James said...

I think breaking the law to uphold it does more harm then good in some cases but it depends on the severity of the law being broken and for what reason it is being broken. If a law enforcement officer breaks the law then he himself is a criminal just as much as the person he is trying to uphold the law to. However I agree with James Rogers, if the law being upheld outweighs the law being broken significantly then the law being broken can be excused. Also, if the law being broken is significantly outweighed in severity by the law being upheld then the punishment recieved by the person breaking the law to uphold it will or should be significantly less and be worth breaking it for justice.

Haylee S said...

Personally, I do not think it causes more harm to break the law to uphold it. Everybody has their own moral limitations, and if somebody breaks the law to stand up to their moral obligations, then I see absolutely no harm in that. I feel once there is damage done there is nothing you can do to make it worse, especially when trying to make it better (according to your moral standards). And, honestly, I don't think there is a negative message that comes with the breaking of the law; there are so many different situations when laws have been broken that it is hard to judge and say that breaking the law to live up to your morals would convey a negative message. I don't necessarily think it conveys a positive image either... so I guess what I am saying is that it doesn't really say any certain message that is really of importance to be emotionally altered by.

~Haylee Schiavo

Jared said...

I see the law as a way to maintain order in an imperfect society. We as humans do a lot of inexplainable things, look at the court cases, and if nothing was done to stop these things what would happen? Law is not a terrible thing, something to be hated and bent to get our ways, instead the purpose of their establishment must be realized.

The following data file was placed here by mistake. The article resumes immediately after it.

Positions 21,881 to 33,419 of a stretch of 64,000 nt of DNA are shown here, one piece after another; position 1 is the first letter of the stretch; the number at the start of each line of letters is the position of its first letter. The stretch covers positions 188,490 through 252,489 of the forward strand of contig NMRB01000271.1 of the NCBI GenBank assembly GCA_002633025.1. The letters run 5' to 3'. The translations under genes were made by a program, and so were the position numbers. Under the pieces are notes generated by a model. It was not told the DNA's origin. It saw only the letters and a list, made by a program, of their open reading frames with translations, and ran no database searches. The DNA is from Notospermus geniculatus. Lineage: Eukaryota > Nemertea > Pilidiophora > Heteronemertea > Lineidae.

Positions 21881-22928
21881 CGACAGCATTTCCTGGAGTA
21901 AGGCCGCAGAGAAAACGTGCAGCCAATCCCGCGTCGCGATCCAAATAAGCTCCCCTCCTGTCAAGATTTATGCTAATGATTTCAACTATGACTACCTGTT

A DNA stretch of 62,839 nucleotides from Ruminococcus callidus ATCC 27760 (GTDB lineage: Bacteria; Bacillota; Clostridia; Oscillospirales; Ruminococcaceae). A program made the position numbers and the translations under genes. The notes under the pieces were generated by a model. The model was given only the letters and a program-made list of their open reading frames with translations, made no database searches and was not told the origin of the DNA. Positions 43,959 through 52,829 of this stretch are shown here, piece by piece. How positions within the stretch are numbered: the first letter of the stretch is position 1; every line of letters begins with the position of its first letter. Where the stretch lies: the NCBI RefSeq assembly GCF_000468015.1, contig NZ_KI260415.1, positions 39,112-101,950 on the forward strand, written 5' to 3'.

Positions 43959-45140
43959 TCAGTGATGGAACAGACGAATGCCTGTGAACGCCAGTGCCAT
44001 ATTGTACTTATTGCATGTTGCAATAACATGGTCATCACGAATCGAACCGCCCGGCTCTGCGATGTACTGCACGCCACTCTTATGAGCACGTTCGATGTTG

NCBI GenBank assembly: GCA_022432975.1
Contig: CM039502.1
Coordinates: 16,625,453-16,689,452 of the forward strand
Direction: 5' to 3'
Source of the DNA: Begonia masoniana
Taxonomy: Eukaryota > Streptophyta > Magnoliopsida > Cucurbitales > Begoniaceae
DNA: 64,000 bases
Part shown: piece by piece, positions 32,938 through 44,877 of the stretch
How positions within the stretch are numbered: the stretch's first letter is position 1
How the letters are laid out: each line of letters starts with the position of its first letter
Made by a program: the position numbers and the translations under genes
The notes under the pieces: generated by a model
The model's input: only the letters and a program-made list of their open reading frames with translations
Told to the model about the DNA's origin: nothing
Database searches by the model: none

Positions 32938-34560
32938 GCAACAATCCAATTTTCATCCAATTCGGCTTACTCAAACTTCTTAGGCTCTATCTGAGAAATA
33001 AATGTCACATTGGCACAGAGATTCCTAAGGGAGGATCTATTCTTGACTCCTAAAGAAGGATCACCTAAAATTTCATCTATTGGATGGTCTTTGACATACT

So often the language issue of "breaking to law" describes those who scorn the very purpose of the laws. It seems to me that if the law is broken in order to advance the purpose of its establishment then it would be hypocritical to punish those in question. Using the example of the officer who lied to bring in the murderer; to punish actions maintaining order, life and bringing justice sends the message that the law is higher even than itself. The words of the law has exceed its own purpose for being established, holding everyone accountable to black and white is more important than holding everyone accountable for upholding the reasons for the establishment of the law.

I understand that this ideals lie on the trust of just human judgment, based on motives and the heart of a man. This I admit is impossible for all situations, but the situations must be examined and considered according to the foundation of the law, rather than the black and white.

Hannah N said...
This comment has been removed by the author.
jeewonk said...

I think it defeats the purpose of having the law in the first place if we break it to uphold it. I understand that the constitution has its limitations and loopholes, and sometimes timing and the circumstances make it almost impossible not to break the law. But what message does that send to the public? It places certain people above the law and contradicts the idea that the law is above everything. I have to agree with Don to a certain extent that as long as the outcome is positive it doesn't matter if the law is broken. But when we say it's "okay" to one case, then that opens up tons of other possibilities of future breaking of law to uphold it, and ultimately it will lead to more harm than good... It's best not to break the law in any circumstances unless it's the last possible way.

Sorry about the late post--I need to check my PIV more often..

Scott-de-la-Trout said...

Well I like to think of myself as a law-abiding, rule-following, trend-setting, gov't serving, overall moral guy, and I think the law should be upheld, because we as voters put the people who made the laws in charge. Of course we can't vote but our parents aren't trying to just mess the bejeebies out of life, as much as we'd like to think they are.
But there are times when laws are arbitrary or the gov't is corrupt, at which case I think Locke got it correct that it is the people responsiblity to overthrow and unjust gov't. This leaves a lot of room for interpretation, and I don't have all the answers, seeing as how I'm still rather young in age and the wisdom hasn't really set in. What Locke says could lead people to say moral law is just relative to each individual person. But I don't think this is true either, because without a absolute truth, we would drift into anarchy, so I guess I got somemore thinking to do.

Ms. King sorry for being so late, I wrote an apologetic rap for you.

justina said...